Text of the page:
-
Learnable

Consider a concept class
C
defined over an instance space
X
containing instances of length
n
, and a learner,
L
, using a
hypothesis space,
H
.

C
is said to be
PAC
-
learnable
by
L
using
H
iff
for all
c

C
,
distributions
D
over
X
, 0<
ε
<0.5, 0<
δ
<0.5; learner
L
by
sampling random examples from distribution
D
, will with
probability at least 1

δ
output a hypothesis
h

H
such that
error
D
(h)

ε
, in time polynomial in 1/
ε
, 1/
δ
,
n
and size(
c
).

Example:

X
:
instances described by
n
binary features

C
:
conjunctive descriptions over these features

H
: conjunctive descriptions over these features

L
: most
-
specific conjunctive generalization algorithm (Find
-
S)

size(c)
: the number of literals in
c
(i.e. length of the conjunction).
Issues of PAC Learnability

The computational limitation also imposes a
polynomial constraint on the training set size, since a
learner can process at most polynomial data in
polynomial time.

How to prove PAC
learnability
:

First,
prove sample complexity of learning
C
using
H
is
polynomial.

Second,
prove that the learner can train on a polynomial
-
sized data set in polynomial time.

To be PAC
-
learnable, there must be a hypothesis in
H
with arbitrarily small error for every concept in
C
,
generally
C

H.
Consistent Learners

A learner
L
using a hypothesis
H
and training data
D
is said to be a consistent learner if it always outputs a
hypothesis with zero error on
D
whenever
H
contains
such a hypothesis.

By definition, a consistent learner must produce a
hypothesis in the version space for
H
given
D
.

Therefore, to bound the number of examples needed
by a consistent learner, we just need to bound the
number of examples needed to ensure that the
version
-
space contains no hypotheses with
unacceptably high error.
ε
-
Exhausted Version Space

The version space, VS
H
,
D
, is said to be
ε
-
exhausted
iff
every
hypothesis in it has true error less than or equal to ε.

In other words, there are enough training examples to
guarantee than any consistent hypothesis has error at most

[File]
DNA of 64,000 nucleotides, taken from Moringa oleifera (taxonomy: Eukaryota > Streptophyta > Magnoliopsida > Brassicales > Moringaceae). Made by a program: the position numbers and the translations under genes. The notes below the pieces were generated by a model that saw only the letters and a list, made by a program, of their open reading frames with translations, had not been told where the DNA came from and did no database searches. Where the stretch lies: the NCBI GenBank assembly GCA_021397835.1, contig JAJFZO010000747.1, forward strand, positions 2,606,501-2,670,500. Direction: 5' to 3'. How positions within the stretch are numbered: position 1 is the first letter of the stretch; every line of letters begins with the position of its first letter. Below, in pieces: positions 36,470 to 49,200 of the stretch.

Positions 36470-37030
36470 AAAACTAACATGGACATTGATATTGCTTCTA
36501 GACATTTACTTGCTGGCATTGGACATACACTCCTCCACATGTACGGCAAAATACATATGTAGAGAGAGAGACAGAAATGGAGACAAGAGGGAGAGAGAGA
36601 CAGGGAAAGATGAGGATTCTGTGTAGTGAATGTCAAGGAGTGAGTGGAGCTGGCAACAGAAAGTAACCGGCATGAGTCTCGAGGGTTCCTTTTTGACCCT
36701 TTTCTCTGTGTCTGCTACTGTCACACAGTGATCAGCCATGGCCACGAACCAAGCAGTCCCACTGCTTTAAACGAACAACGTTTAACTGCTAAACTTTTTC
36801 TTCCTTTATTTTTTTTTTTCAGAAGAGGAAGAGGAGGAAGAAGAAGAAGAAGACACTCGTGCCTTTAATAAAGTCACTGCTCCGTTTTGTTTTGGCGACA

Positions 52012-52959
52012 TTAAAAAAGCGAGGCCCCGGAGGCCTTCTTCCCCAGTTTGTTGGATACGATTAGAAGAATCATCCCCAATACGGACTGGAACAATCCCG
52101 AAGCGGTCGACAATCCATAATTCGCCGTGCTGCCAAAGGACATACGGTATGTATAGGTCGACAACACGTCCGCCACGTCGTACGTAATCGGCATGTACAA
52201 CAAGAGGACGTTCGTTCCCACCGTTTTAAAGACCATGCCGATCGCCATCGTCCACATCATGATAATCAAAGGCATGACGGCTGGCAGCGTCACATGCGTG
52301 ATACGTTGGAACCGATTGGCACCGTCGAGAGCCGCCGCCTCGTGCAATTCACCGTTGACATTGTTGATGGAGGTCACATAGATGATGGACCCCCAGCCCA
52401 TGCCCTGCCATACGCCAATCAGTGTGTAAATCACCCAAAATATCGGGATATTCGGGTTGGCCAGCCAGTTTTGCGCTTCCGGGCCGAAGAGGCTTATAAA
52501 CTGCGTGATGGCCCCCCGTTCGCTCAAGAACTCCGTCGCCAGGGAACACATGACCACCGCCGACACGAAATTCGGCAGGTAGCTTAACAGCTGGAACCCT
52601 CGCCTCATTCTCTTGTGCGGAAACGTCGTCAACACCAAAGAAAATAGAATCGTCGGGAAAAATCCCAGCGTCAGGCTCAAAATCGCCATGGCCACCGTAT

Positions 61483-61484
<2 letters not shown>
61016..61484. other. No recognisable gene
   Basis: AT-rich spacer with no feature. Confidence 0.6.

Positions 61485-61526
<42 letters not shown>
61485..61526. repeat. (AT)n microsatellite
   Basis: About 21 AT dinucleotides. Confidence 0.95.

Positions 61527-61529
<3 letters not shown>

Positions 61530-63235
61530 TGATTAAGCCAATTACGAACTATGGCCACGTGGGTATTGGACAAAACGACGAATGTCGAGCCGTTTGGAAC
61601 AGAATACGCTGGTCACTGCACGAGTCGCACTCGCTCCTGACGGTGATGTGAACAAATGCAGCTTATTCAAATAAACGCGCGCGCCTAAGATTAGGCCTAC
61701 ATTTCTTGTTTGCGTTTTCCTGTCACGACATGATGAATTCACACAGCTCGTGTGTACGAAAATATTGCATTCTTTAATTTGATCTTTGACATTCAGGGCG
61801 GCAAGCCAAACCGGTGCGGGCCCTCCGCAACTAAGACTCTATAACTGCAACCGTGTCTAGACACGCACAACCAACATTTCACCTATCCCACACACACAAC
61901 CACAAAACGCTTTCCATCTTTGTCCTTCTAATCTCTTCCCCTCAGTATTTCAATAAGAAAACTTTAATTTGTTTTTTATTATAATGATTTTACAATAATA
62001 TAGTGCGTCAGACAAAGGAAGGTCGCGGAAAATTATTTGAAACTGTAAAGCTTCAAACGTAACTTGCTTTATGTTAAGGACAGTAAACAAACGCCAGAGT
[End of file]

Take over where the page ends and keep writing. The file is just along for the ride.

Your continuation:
ε.

One can never be sure that the version
-
space is
ε
-
exhausted, but one can bound the probability that it is not.

Theorem 7.1
(Haussler, 1988): If the hypothesis space
H
is
finite, and
D
is a sequence of
m

1 independent random
examples for some target concept
c
, then for any 0

ε

1,
the probability that the version space
VS
H
,
D
is
not
ε
-
exhausted is less than or equal to:
|
H
|
e

ε
m
Sample Complexity Analysis

Let
δ
be an upper bound on the probability of
not
exhausting
the version space. So:
Sample Complexity Result

Therefore, any consistent learner, given at least:
examples will produce a result that is PAC.

Just need to determine the size of a hypothesis space to
instantiate this result for learning specific classes of concepts.

This gives a
sufficient
number of examples for PAC learning,
but
not
a
necessary
number. Several approximations like that
used to bound the probability of a disjunction make this a
gross over
-
estimate in practice.
Sample Complexity of Conjunction Learning

Consider conjunctions over
n
boolean
features. There are 3
n
of these
since each feature can appear positively, appear negatively, or not
appear in a given conjunction. Therefore |H|= 3
n,
so a sufficient
number of examples to learn a PAC concept is:

Concrete examples:

δ=ε=0.05,
n
=10 gives 280 examples

δ=0.01, ε=0.05,
n
=10 gives 312 examples

δ=ε=0.01,
n
=10 gives 1,560 examples

δ=ε=0.01,
n
=50 gives 5,954 examples

Result holds for any consistent
learner.
Sample Complexity of Learning
Arbitrary Boolean Functions

Consider any boolean function over